The Food Issue: Meet the Mangalitsas | Feature | Chicago Reader
We talk to a breeder and importer about this wild and wooly breed that's become a favorite with farmers and eaters. With the genetics of a pig, the coat of a sheep, and the personality of a dog, the Mangalitsa is a wooly wonder definitely worth learning about. A pig, a sheep, and a dog? Well, there's no need to camp outside of the geneticist cloner's office any longer, because the Mangalitsa pig fits the bill! Its curly hair.
Meet the Mangalitsa, the Hairy Pig That’s the Kobe Beef of Pork
Sign up for our newsletters Subscribe Mangalitsa pig on Stan Schutte's farm in Stewardson Mike Sula One early morning last month, a dozen Chicago chefs crowded into Stan Schutte's kitchen, listening to the stocky, buzz-cut farmer talk about the owls, hawks, and coyotes that harass his animals.
They're not so bad this time of year, but once it gets cold they'll start coming in closer and closer, and that's when they start to get a little bit greedy. It's when they summon the brass to pick off his chickens or turkeys in broad daylight that he goes for his shotgun. Since the spring, Schutte has had a new and far more rare and valuable animal to protect. The chefs—Mike Sheerin of Blackbird, his brother Pat from the Signature Room, Ryan Poli of Perennial, and Paul Virant, Nathan Sears and a battery of line cooks from Vie—had rousted themselves before dawn and made the three-hour drive to Schutte's organic Triple S Farm in downstate Stewardson to visit the six Mangalitsa hogs they'd committed to purchase and serve in their restaurants this winter.
While they snacked on thin, juicy pork chops rimmed by a luscious band of fat butchered from Schutte's Berkshire crosses and cooked up in a crock potSchutte noted that the young Mangalitsas, which had probably gotten too big to be a meal for a single coyote, might still fall prey to a group of them.
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That would be a very expensive loss. Mangalitsas are an old Austro-Hungarian breed that had no presence in the United States until about three years ago, when a Washington State financial analyst and programmer named Heath Putnam imported a herd of 25 from Austria at enormous expense.
Heath Putnam - the Godfather of Mangalitsa. - Charcutier
Like other old breeds, Mangalitsas are lard-type pigs, fattening well—if slowly—and producing juicy marbled meat. Like Schutte, most of the chefs in the room had read the April Times article, in which their colleagues on the coasts swooned over the creamy fat of the woolly pig and compared its marbled meat to Wagyu beef. A year earlier they'd purchased four heritage pigs—two Durocs and two Red Wattles—and contracted a farmer to raise them naturally with the intention of eventually selling the meat.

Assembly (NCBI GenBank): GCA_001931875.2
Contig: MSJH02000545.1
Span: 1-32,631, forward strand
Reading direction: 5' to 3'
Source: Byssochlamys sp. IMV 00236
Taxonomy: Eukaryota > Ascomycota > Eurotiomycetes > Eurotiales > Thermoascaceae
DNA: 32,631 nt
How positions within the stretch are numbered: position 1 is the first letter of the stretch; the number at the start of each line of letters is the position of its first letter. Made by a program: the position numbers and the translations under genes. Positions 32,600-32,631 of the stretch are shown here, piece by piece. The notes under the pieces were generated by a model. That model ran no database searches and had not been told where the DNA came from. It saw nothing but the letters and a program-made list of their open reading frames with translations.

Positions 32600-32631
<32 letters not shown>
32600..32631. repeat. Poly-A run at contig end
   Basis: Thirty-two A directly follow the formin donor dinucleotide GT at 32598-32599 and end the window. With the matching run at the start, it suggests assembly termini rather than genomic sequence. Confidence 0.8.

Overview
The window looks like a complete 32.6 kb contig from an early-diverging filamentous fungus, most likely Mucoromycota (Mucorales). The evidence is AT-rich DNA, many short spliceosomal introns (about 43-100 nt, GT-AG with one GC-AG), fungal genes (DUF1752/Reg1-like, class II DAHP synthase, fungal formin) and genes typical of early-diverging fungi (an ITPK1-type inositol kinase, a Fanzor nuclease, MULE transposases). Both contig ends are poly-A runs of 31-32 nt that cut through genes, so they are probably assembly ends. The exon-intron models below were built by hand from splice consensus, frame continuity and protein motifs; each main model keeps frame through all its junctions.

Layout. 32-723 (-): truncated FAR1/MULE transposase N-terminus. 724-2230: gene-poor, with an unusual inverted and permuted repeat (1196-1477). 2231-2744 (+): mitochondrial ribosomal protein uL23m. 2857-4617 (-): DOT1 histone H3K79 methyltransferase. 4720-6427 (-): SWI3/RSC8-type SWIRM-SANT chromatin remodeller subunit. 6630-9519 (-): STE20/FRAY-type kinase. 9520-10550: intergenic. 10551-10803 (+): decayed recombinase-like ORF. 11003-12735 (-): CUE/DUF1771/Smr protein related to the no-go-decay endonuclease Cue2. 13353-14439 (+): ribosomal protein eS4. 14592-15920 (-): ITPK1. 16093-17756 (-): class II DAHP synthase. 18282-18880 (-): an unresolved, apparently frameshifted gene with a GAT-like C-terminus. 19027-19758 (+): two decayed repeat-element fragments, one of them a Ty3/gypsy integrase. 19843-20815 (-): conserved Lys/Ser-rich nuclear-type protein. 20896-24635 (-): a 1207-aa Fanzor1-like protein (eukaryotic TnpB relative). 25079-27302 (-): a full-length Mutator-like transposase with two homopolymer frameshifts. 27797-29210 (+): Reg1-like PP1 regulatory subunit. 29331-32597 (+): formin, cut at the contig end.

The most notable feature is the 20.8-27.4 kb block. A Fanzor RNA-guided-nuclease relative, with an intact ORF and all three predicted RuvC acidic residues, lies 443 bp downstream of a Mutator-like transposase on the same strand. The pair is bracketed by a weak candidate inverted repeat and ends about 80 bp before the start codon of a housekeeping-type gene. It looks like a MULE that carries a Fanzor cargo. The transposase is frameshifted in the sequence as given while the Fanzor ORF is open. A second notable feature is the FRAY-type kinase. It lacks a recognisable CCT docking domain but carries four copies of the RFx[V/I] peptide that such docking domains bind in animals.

Though the experiment wasn't an economic success—one of the pigs died—they did sell one off to Osteria di Tramonto. The rest they distributed among themselves and friends. When they read about the Mangalitsas, they wanted in. But "Chris and I both thought we needed more than just a caretaker farmer to raise these things," says Smith. And that's when I proposed Stan.
Because Stan is always thinking of new, different, and unusual things that he can do to raise the profile of what he does, and to be unique. That project is on hold for lack of funds.
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He, Koetke, and Smith wanted to buy pigs they could breed themselves, but Putnam—who controls the country's entire breeding stock of Mangalitsas—only sells feeders. Schutte looked into importing a herd, but discovered that the cost of bringing in enough of them to ensure healthy genetic diversity was prohibitive: Putnam put Schutte in contact with a farmer in Centerville, Iowa, who breeds them on his behalf. Schutte, Koetke, and Smith pooled their resources, and in early May Schutte went to Iowa and picked out half a dozen.
Schutte thought the woollies looked a bit like French poodles at first, and he chose his miniherd like he was picking out puppies. So his pigs are a quite bit more varied in appearance than the adorable porcine Brillo pads that pop up on a cursory Google search: And you can only do that with fat and marbling. Obviously the striking thing about the pigs is their hair.
Is that a selling point? Can people do anything with the hair? A lot of people also like their pigs to sort of be pets.
The marbled meat of a Mangalitsa pig. Yes, these are livestock, but some people seem to use them as pets as well. You need a piece of land big enough so they can forage and then put up electric fence and then maybe a little shelter for winter.
The Food Issue: Meet the Mangalitsas
They get all their minerals from the ground, and we rotate them through the pastures, let them tear up the ground, replant and then let them tear it up again.
Most people buy two gilts and a boar from us, if they want to breed. We recommend at least one and one. They are a herding type animal, so they do stick together. Even the boars leave the sows alone when they give birth.Eltee Mangalitsa
They really are very easy animals to raise. About how many piglets will a sow give birth to? We recommend about 15 months. But 15 months is about double what a normal pig does. Some people crossbred their pigs, for instance with Hampshire or Berkshire pigs, to get a faster growing pig with that nice fat.